Pole is the pseudonym for German electronic artist Stefan Betke. Pole is unique in that his music cirles around a broken Pole-Waldorf filter. The filter, originally designed to process sound information, now emits a crackle similar to vinyl hiss.

By taking this hiss and looping it, Pole creates a subtle backdrop to his forte: very ambient dub music.

Pole is distributed on Matador Records in the U.S., and was included on Mille Plateaux's Clicks and Cuts compilation.

Suppose a function f of the complex variable z. A pole of f is any value of z for which |f(z)| goes to infinity. If function f is only evaluated on the real axis, real poles of f cause it to reach infinity, whereas complex poles only cause bumpss in its absolute value. See also zero.

A complex function is said to have a pole at a point a if there is an isolated singularity at a and the Laurent series expansion around a contains only finitely many nonzero terms involving negative powers of (z-a). (When the expansion contains no such terms, we have a removable singularity rather than a pole.) If the Laurent series term with the most negative (i.e., minimum) exponent is (z-a)-n we say that the function has a "pole of order n" at this point. Poles of order 1 are sometimes referred to as "simple" poles; for example, the function 1 / z has a simple pole at the origin.

Poles play an important role in the theory of contour integration, since the residue of a isolated singularity is easiest to calculate if the singularity is a pole, making the Cauchy residue theorem particularly easy to apply.

Pole (?), n. [Cf. G. Pole a Pole, Polen Poland.]

A native or inhabitant of Poland; a Polander.


© Webster 1913.

Pole, n. [As. pal, L. palus, akin to pangere to make fast. Cf. Pale a stake, Pact.]


A long, slender piece of wood; a tall, slender piece of timber; the stem of a small tree whose branches have been removed; as, specifically: (a) A carriage pole, a wooden bar extending from the front axle of a carriage between the wheel horses, by which the carriage is guided and held back. (b) A flag pole, a pole on which a flag is supported. (c) A Maypole. See Maypole. (d) A barber's pole, a pole painted in stripes, used as a sign by barbers and hairdressers. (e) A pole on which climbing beans, hops, or other vines, are trained.


A measuring stick; also, a measure of length equal to 5 yards, or a square measure equal to 30 square yards; a rod; a perch.


Pole bean Bot., any kind of bean which is customarily trained on poles, as the scarlet runner or the Lima bean. -- Pole flounder Zool., a large deep-water flounder (Glyptocephalus cynoglossus), native of the northern coasts of Europe and America, and much esteemed as a food fish; -- called also craig flounder, and pole fluke. -- Pole lathe, a simple form of lathe, or a substitute for a lathe, in which the work is turned by means of a cord passing around it, one end being fastened to the treadle, and the other to an elastic pole above. -- Pole mast Naut., a mast formed from a single piece or from a single tree. -- Pole of a lens Opt., the point where the principal axis meets the surface. -- Pole plate Arch., a horizontal timber resting on the tiebeams of a roof and receiving the ends of the rafters. It differs from the plate in not resting on the wall.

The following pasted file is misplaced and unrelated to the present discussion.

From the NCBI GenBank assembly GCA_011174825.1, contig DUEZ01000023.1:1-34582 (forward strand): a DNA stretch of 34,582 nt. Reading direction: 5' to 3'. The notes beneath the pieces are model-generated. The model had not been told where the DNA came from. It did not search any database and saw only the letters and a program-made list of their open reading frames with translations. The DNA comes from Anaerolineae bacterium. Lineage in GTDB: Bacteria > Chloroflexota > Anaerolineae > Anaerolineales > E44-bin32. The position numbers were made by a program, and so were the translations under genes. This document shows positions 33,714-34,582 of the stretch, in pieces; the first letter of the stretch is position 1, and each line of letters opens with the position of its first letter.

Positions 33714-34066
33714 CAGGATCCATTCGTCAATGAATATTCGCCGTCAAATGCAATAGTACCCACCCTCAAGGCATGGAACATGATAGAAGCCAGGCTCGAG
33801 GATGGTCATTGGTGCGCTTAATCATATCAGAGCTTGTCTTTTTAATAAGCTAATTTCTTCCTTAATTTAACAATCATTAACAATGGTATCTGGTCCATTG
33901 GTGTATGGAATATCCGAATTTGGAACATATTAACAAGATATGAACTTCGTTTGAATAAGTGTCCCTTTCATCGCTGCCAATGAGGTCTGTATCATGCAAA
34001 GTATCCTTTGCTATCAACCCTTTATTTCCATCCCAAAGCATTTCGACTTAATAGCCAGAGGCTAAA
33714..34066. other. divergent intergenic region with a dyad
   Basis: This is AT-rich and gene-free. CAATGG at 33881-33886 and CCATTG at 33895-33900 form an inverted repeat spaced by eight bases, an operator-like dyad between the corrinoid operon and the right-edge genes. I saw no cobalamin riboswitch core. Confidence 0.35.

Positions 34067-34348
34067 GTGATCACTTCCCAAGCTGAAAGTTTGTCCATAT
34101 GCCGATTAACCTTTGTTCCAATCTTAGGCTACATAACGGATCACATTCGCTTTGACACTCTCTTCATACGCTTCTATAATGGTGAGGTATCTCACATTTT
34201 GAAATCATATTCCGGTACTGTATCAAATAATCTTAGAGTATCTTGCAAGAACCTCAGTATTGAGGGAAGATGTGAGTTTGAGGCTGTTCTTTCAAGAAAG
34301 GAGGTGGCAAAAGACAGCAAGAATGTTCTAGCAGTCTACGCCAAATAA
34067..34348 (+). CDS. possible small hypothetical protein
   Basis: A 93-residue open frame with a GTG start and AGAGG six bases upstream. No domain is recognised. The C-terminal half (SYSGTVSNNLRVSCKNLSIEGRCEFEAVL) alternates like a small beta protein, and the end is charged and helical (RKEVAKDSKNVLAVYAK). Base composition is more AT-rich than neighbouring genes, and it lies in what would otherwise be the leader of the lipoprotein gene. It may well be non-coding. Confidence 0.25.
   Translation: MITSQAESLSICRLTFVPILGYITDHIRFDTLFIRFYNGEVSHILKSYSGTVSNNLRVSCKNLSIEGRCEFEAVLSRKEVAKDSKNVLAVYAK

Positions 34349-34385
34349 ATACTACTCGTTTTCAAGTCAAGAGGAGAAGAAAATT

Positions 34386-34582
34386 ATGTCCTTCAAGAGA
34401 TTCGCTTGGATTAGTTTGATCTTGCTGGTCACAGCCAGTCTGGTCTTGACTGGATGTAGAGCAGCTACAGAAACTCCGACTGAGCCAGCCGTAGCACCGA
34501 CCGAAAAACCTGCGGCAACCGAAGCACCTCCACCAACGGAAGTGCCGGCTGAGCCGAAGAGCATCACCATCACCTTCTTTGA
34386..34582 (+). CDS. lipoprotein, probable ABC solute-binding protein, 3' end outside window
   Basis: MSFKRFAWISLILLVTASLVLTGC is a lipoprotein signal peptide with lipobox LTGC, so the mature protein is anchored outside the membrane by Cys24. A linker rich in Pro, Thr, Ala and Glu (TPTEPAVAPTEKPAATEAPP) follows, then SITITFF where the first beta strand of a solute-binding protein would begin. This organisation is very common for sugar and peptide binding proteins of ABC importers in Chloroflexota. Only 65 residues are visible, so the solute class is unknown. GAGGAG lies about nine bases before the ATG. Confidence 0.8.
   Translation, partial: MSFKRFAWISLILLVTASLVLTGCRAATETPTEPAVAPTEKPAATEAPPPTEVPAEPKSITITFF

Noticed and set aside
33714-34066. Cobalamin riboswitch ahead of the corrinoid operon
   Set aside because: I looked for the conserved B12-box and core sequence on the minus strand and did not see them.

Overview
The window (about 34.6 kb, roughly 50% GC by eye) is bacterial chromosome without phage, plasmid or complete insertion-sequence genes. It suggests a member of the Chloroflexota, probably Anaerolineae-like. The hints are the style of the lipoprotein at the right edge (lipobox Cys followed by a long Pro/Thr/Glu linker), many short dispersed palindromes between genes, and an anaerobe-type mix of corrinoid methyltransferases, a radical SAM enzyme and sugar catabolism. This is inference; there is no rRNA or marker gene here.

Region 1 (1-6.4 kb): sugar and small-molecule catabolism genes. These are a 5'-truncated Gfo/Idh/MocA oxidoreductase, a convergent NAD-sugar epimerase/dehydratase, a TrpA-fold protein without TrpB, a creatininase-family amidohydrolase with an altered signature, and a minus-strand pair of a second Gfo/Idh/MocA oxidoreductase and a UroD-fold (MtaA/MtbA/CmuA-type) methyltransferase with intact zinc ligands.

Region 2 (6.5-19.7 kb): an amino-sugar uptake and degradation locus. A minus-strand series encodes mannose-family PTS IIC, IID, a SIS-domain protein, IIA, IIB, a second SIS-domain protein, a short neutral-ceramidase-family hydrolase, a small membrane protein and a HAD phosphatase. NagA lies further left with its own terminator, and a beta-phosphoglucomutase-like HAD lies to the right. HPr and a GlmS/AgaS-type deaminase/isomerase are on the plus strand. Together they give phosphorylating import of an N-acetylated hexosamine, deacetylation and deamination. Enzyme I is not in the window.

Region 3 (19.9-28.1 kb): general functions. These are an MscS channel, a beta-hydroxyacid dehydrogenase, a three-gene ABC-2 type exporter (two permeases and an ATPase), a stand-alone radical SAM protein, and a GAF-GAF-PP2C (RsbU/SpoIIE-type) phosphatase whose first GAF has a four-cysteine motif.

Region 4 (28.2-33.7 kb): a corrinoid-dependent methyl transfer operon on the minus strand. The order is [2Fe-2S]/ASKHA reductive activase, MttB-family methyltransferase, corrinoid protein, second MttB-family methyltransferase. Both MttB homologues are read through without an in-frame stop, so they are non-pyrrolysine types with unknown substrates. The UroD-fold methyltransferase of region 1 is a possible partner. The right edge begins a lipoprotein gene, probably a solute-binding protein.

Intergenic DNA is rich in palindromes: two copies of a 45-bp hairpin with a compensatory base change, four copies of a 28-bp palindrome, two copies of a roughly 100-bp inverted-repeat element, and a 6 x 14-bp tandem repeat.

© Webster 1913.

Pole, v. t. [imp. & p. p. Poled (?); p. pr. & vb. n. Poling.]


To furnish with poles for support; as, to pole beans or hops.


To convey on poles; as, to pole hay into a barn.


To impel by a pole or poles, as a boat.


To stir, as molten glass, with a pole.


© Webster 1913.

Pole, n. [L. polus, Gr. a pivot or hinge on which anything turns, an axis, a pole; akin to to move: cf. F. pole.]


Either extremity of an axis of a sphere; especially, one of the extremities of the earth's axis; as, the north pole.

2. Spherics

A point upon the surface of a sphere equally distant from every part of the circumference of a great circle; or the point in which a diameter of the sphere perpendicular to the plane of such circle meets the surface. Such a point is called the pole of that circle; as, the pole of the horizon; the pole of the ecliptic; the pole of a given meridian.

3. Physics

One of the opposite or contrasted parts or directions in which a polar force is manifested; a point of maximum intensity of a force which has two such points, or which has polarity; as, the poles of a magnet; the north pole of a needle.


The firmament; the sky.


Shoots against the dusky pole. Milton.

5. Geom.

See Polarity, and Polar, n.

Magnetic pole. See under Magnetic. -- Poles of the earth, ∨ Terrestrial poles Geog., the two opposite points on the earth's surface through which its axis passes. -- Poles of the heavens, ∨ Celestial poles, the two opposite points in the celestial sphere which coincide with the earth's axis produced, and about which the heavens appear to revolve.<-- sic. something seems missing. is "produced" superfluous? -->


© Webster 1913.

Log in or registerto write something here or to contact authors.